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FTSE lower on ECB, China trade

It’s the morning after and the FTSE is struggling. The London gauge is down 0.7% after the ECB’s grim assessment of the state of the European economy yesterday and the index’s chance of recovery has been dealt a further blow by data pointing to an increasingly serious slowdown in China. Some of the UK blue chips that have reported earlier this week are among the main fallers including Ashtead Group and Paddy Power with one rare glimpse of light being Debenhams with its 17% rally this morning. 

The retailer’s shares have perked up after Sports Direct boss Mike Ashley launched a coup to take over the company’s board and install himself as the new chair. Sports Direct has already moved into higher end retail with the acquisition of House of Fraser last year and Debenhams could become the next feather in its hat. It would certainly help its shares which are one of the most frequently shorted UK stocks because of the ongoing pressure on high end retailers.

Euro comes up for breath after the post ECB plunge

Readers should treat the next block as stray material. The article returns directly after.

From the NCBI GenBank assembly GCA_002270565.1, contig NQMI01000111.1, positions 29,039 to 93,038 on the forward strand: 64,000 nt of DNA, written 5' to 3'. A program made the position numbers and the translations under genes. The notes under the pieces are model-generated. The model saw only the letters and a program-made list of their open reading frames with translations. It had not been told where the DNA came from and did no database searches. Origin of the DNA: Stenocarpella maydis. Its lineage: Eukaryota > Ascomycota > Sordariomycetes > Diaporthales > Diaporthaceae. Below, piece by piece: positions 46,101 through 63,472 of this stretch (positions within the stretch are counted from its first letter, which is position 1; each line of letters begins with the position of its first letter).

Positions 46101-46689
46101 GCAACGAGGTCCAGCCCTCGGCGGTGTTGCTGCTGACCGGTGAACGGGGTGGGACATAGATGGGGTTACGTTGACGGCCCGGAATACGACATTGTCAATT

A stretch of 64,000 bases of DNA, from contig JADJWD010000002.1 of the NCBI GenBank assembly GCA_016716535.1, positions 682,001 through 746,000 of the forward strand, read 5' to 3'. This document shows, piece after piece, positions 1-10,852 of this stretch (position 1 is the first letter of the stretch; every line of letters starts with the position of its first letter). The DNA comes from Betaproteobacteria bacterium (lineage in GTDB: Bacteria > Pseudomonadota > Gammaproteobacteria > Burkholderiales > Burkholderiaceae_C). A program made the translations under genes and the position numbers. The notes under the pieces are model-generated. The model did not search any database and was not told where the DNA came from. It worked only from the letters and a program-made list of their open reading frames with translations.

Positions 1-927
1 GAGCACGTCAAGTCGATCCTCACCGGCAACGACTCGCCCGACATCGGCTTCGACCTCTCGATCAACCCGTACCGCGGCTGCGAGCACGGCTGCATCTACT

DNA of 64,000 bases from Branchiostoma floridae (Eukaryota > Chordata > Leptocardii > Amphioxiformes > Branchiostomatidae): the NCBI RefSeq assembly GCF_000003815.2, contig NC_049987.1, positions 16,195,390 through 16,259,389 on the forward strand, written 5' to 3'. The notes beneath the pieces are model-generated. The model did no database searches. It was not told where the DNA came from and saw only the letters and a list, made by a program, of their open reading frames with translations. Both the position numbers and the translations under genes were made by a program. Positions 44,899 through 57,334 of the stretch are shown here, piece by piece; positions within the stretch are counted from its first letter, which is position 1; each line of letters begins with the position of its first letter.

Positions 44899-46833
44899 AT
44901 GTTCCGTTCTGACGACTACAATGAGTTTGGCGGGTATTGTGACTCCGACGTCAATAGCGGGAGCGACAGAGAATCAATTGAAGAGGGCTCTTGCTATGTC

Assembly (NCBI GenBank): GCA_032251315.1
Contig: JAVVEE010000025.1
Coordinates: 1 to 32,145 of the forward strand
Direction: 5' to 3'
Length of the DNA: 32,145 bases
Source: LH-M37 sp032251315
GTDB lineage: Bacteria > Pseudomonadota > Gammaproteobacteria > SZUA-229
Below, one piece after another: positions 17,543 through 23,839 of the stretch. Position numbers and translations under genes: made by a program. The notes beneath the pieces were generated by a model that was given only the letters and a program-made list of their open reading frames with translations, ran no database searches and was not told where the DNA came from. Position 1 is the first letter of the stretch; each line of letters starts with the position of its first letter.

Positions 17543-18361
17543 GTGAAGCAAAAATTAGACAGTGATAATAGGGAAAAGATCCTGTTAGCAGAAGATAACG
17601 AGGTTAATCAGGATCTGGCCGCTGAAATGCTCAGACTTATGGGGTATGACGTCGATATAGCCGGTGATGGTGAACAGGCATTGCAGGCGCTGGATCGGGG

The Euro is in a slightly better shape this morning, recovering from the ECB-induced plunge Thursday after the central bank revised down its growth projections and committed to keep rates lower for longer. 

The central bank’s stance on the Eurozone economy has turned from confidence into concern only a few months after it decided to phase out the economic stimulus programme that has been in place since the last financial crisis. 

The region’s largest economy Germany has been hit hard by the US trade war with China where Germany sells a significant portion of its luxury cars, tools and industrial equipment. Normally Germany has been the one economy that balances out any other economic crises in the Eurozone such as Italy but now Germany itself is teetering  on the edge of recession. 

The common currency is up at $1.1206 against the dollar but for it to show any permanent improvement the underlying economic picture would have to change far more substantially over the coming months. 

Ominous tone of China’s economic slowdown

However, the chance of an economic turnaround in Europe is looking increasingly unlikely if China continues to slow down. The country has already lowered its growth target for 2019 this week to between 6% and 6.5%, the lowest level in almost 30 years, and this morning’s data added to the unsettling picture showing that February exports from the Asian powerhouse plummeted by 20%. 

Although February is traditionally the weakest month for China’s foreign trade because the country closes down for a week during the local New Year festivities, this year’s decline has been exacerbated both by a slowdown in the domestic economy and the ongoing trade dispute with the US.
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